Grants and Contracts Details
Cervical cancer (CC) is the fourth most common cancer among women worldwide. The highest incidence rates are in sub-Saharan Africa, South]Central Asia and South America. In the United States (U.S.), CC ranks 14th in frequency. However, in certain populations and geographic areas of the U.S., CC incidence and death rates are still high, due in part to racial and ethnic disparities in access, utilization, and quality of care, all of which contribute to worse health outcomes. Black women experience a disparate burden of CC incidence and mortality, having a higher risk of being diagnosed with and dying from CC than non-Hispanic White women. Appropriate and timely CC screening is a key factor in prevention - 93% of CCs could be avoided by HPV vaccination and screening. It is estimated that more than 50% of all new CCs are in women who have not been screened in the previous 5 years of their lives. Leveraging the positive benefits of CC screening may reduce the CC disparate burden among Blacks. Research studies typically treat Blacks as a homogeneous group, despite differences within this population. To begin to address a gap in the literature within the scope of a career development award, this study focuses on two sub groups of Black women - African Americans (AA) and Sub-Saharan African immigrants (SAI) given that there is paucity of research with SAI and they have shown cancer related disparities. To promote screening for these underserved and minority women, a innovative tailored intervention incorporating HPV self-sampling (the woman inserts a sampling device (swab, brush, or lavage) into her vagina to collect the sample for testing) in combination with peer-delivered education will be developed and tested for feasibility. The specific aims are to (1) examine general awareness and cultural factors related to cancer control and prevention among AA and SAIs; (2) examine the socioecological barriers and facilitators to CC screening with HPV self-sampling to tailor an evidenced based cervical health program to promote CC screening in these underserved subgroups; and (3) assess feasibility, acceptability, and preliminary efficacy of the intervention. The intervention, entitled Health is Wealth: A Cervical Health Program, will be examined with 60 AA and SAI women aged 30 to 65 years using a quasi-experimental design. These aims will also support the candidatefs career goal of developing an independent and extramurally funded program of research to promote cancer control and prevention for minority women. To further support this goal, a mentored career development plan consisting of training in mixed methods, adaptation and development of behavioral interventions, randomized clinical trial design, and research team management, is proposed. The rich research environment at the University of Kentucky and the expertise of the mentoring team will provide the supplemental resources and support needed for the candidate to successfully complete the proposed research and training plans. As such, this K01 award will provide the training, mentoring, and research experiences needed for the candidate to successfully compete for a larger R01-level CC screening intervention study and expedite her development as an independent cancer disparities researcher.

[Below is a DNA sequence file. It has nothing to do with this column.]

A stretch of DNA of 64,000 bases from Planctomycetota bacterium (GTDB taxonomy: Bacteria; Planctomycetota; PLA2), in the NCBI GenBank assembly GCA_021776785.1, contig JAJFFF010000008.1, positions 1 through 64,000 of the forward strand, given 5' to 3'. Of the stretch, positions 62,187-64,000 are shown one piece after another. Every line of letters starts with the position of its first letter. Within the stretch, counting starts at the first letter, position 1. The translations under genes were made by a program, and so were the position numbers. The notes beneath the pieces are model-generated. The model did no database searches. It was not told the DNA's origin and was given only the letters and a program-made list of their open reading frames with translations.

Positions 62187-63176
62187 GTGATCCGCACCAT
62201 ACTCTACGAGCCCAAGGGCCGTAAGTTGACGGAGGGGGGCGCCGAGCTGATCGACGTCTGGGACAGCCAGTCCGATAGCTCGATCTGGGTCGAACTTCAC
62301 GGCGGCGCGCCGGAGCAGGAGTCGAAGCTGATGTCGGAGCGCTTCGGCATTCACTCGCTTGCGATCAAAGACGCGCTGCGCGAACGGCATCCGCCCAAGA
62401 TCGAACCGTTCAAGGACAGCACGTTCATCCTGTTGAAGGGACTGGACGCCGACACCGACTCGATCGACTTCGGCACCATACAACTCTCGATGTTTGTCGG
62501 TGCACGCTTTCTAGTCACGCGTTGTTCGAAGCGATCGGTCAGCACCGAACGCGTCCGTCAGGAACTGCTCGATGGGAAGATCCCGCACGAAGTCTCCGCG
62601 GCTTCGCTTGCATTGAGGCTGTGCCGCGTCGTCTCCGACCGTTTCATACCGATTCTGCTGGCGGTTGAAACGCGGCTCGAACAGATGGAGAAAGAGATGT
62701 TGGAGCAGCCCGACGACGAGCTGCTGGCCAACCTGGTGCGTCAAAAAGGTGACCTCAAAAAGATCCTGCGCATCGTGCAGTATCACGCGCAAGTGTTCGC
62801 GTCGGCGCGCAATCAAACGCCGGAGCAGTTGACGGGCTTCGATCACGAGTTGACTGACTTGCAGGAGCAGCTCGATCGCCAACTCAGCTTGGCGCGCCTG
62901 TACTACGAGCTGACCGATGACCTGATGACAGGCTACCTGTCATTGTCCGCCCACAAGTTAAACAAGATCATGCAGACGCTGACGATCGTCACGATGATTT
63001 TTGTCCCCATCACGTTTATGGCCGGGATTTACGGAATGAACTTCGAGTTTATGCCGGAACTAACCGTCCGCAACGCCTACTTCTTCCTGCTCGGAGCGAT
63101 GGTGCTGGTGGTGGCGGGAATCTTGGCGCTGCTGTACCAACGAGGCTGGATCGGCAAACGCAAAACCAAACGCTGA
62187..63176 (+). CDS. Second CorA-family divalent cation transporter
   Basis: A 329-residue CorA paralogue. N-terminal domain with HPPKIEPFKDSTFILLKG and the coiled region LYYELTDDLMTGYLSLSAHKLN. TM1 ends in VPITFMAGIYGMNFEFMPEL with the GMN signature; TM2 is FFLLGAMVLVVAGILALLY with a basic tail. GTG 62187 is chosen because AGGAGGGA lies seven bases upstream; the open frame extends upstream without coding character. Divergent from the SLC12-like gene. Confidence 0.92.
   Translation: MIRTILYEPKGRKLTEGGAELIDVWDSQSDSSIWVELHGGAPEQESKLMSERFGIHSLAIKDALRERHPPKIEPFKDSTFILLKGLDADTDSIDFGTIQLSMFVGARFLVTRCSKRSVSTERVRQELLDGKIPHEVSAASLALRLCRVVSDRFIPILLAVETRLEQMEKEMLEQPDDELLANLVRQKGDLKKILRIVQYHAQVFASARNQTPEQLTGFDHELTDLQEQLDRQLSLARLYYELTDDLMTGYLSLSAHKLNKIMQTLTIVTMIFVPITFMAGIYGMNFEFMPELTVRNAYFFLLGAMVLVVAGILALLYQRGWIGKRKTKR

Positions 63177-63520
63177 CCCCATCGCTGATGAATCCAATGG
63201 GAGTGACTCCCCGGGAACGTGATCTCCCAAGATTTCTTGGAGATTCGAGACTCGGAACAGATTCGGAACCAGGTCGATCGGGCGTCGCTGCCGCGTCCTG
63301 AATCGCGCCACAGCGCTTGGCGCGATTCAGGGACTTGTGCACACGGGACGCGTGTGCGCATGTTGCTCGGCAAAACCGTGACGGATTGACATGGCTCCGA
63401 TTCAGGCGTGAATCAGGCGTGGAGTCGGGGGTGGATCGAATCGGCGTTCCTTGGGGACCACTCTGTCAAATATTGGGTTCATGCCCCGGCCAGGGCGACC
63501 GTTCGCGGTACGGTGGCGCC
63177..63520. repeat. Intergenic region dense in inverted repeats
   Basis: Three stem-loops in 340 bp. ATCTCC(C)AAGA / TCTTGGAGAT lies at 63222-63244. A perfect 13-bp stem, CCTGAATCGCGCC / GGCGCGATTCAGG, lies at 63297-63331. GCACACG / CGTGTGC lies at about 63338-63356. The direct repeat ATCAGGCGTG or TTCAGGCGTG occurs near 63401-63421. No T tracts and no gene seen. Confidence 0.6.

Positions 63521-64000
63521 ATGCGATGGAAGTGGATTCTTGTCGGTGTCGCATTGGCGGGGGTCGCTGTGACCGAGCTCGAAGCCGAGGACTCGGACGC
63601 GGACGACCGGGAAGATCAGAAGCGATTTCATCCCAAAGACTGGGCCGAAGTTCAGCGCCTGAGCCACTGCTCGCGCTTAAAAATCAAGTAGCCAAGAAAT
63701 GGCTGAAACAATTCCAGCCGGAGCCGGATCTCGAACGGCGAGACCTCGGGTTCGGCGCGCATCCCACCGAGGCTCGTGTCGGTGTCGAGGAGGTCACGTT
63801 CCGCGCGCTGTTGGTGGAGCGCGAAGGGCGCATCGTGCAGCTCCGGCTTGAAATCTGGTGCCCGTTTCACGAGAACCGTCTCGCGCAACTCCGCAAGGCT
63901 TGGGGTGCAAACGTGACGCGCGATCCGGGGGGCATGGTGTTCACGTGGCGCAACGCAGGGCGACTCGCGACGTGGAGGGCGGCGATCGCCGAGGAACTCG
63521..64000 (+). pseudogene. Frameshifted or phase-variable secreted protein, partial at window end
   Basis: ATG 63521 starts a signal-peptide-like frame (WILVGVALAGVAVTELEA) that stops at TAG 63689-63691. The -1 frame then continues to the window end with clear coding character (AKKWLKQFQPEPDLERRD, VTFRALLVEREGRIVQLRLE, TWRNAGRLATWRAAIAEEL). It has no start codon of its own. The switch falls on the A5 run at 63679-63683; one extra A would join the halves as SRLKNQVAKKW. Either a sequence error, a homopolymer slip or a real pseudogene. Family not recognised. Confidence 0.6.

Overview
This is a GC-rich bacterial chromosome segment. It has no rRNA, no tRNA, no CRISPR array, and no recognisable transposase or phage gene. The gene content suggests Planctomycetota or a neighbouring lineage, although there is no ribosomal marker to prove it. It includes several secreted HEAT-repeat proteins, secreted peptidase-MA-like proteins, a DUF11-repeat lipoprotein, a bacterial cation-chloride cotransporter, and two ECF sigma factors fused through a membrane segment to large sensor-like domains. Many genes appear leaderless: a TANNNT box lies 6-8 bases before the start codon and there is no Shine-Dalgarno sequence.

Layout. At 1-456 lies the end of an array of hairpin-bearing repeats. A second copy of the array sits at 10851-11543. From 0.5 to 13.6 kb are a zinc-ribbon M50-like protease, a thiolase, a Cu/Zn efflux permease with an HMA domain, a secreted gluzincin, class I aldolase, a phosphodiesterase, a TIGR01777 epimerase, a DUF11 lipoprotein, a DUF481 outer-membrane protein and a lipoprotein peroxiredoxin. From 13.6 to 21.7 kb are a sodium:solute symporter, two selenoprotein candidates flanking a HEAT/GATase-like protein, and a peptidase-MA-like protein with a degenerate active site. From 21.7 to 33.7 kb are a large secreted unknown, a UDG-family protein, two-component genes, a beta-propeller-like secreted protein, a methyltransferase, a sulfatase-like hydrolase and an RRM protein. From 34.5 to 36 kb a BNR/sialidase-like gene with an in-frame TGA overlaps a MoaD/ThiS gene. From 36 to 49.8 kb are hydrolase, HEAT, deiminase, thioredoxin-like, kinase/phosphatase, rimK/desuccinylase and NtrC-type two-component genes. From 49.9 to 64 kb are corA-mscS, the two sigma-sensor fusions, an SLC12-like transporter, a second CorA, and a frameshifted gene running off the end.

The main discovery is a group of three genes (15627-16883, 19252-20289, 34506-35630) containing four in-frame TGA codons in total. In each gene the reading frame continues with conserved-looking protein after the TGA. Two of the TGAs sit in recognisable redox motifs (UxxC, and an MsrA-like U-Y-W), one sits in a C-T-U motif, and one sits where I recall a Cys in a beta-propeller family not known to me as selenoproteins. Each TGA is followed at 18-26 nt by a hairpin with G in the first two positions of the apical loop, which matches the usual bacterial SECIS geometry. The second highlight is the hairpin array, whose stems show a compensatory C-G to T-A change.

|Effective start/end date||9/2/20 → 8/31/25|
- National Cancer Institute: $460,284.00
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